Six Hong Kong opposition figures have been remanded in custody ahead of their sentencing next week for organising an unauthorised protest on National Day amid the anti-government movement in 2019.
District Judge Amanda Woodcock’s ruling on Tuesday came a day after the group pleaded guilty to one count of organising an unauthorised assembly, alongside four co-defendants – media mogul Jimmy Lai Chee-ying among them – already remanded over separate convictions or alleged offences.
Woodcock will hear mitigation next Monday and sentence all 10 defendants on May 28.
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Prosecutor Priscilia Lam Tsz-ying had asked the District Court to revoke the six defendants’ bail following their convictions, while their defence lawyers resisted the application.
The six are: Democrats Albert Ho Chun-yan, Sin Chung-kai and Yeung Sum; Richard Tsoi Yiu-cheong of the Hong Kong Alliance in Support of Patriotic Democratic Movements of China; and League of Social Democrats members Avery Ng Man-yuen and Figo Chan Ho-wun.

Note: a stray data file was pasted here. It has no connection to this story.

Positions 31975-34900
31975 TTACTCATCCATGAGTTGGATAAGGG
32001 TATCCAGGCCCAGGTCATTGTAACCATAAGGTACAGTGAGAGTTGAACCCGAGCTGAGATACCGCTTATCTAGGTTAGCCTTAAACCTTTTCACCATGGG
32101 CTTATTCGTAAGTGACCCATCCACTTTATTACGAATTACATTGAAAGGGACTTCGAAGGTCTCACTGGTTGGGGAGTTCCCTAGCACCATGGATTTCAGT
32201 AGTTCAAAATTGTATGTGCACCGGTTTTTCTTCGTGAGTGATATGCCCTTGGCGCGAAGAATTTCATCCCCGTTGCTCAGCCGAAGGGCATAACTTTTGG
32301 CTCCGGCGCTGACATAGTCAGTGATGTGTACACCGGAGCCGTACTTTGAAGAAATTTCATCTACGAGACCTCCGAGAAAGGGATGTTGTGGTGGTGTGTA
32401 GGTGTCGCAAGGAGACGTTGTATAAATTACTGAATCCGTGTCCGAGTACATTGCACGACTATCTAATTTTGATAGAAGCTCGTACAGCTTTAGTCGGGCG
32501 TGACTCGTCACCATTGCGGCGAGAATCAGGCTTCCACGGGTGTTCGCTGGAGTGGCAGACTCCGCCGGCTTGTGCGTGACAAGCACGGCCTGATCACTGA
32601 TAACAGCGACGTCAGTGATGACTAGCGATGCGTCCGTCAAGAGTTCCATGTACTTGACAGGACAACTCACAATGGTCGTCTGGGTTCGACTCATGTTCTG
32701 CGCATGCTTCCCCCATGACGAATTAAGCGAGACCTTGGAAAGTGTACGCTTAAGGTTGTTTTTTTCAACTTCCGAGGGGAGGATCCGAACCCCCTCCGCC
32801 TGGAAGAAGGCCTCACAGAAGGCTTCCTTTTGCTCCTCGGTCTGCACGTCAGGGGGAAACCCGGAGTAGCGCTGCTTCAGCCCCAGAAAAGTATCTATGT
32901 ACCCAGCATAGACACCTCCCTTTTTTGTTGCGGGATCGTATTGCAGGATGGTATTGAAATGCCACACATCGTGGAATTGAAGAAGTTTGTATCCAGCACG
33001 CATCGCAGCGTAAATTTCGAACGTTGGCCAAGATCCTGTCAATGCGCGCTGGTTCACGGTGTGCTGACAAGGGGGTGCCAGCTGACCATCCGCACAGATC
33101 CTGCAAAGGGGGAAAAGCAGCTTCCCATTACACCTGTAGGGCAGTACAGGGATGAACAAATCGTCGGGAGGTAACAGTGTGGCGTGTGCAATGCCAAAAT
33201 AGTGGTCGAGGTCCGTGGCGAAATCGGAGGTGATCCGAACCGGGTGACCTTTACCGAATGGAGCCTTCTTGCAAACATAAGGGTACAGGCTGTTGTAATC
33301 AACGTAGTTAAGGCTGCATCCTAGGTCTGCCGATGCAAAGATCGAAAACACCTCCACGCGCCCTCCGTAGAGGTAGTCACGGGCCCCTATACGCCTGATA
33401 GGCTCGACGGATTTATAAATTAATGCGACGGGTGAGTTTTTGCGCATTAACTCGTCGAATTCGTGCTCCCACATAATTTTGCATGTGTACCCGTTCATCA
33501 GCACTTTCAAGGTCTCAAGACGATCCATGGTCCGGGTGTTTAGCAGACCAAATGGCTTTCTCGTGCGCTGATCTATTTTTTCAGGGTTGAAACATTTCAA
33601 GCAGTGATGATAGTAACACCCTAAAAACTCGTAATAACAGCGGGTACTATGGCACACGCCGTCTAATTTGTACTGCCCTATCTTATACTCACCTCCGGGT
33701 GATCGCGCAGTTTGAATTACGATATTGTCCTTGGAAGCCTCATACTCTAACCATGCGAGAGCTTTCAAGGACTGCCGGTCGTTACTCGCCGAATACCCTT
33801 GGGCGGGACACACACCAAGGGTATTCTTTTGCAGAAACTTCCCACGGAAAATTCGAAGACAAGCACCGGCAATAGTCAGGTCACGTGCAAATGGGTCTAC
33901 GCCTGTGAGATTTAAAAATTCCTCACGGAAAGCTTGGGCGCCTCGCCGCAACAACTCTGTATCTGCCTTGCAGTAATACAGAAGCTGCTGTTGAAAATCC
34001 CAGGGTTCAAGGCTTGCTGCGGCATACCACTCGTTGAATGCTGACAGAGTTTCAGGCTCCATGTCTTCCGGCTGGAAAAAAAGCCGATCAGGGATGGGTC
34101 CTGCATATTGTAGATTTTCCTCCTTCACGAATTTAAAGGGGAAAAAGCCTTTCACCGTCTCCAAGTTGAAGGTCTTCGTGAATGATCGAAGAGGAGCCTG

Chan, 25, is the youngest defendant in this case and convenor of the Civil Human Rights Front, the group behind the annual July 1 protest, which coincides with the anniversary of the city’s handover from Britain to China in 1997.
Together with Ho, alliance chairman Lee Cheuk-yan and ousted lawmaker “Long Hair” Leung Kwok-hung, Chan also pleaded guilty to one count of inciting others to take part in an unauthorised assembly. Tsoi and Ng admitted to knowingly taking part in an unauthorised assembly.
Chan and Sin have no prior convictions, while the others have ones related to protests, most of them linked to the 2019 anti-government demonstrations.
The six filed into the dock after waving goodbye and passing their personal belongings to family members who were there to support them.
Chan also pulled down his mask and shouted: “Stay united, Hongkongers fight on.”
Many of those in the public gallery replied: “Hang in there.”
They went on to chant the protest slogan: “There are no rioters, only tyranny.”
But some supporters also swore and shouted: “Shame on the Department of Justice, shame on political prosecution.”
Lai, the 73-year-old founder of Next Digital, which publishes the Apple Daily, is already serving a 14-month sentence for his role in two unauthorised assemblies in August 2019, and faces a raft of other charges including ones related to the national security law.
Leung, Lee and his Labour Party colleague Cyd Ho Sau-lan are also serving jail terms over similar charges stemming from the August 2019 protests.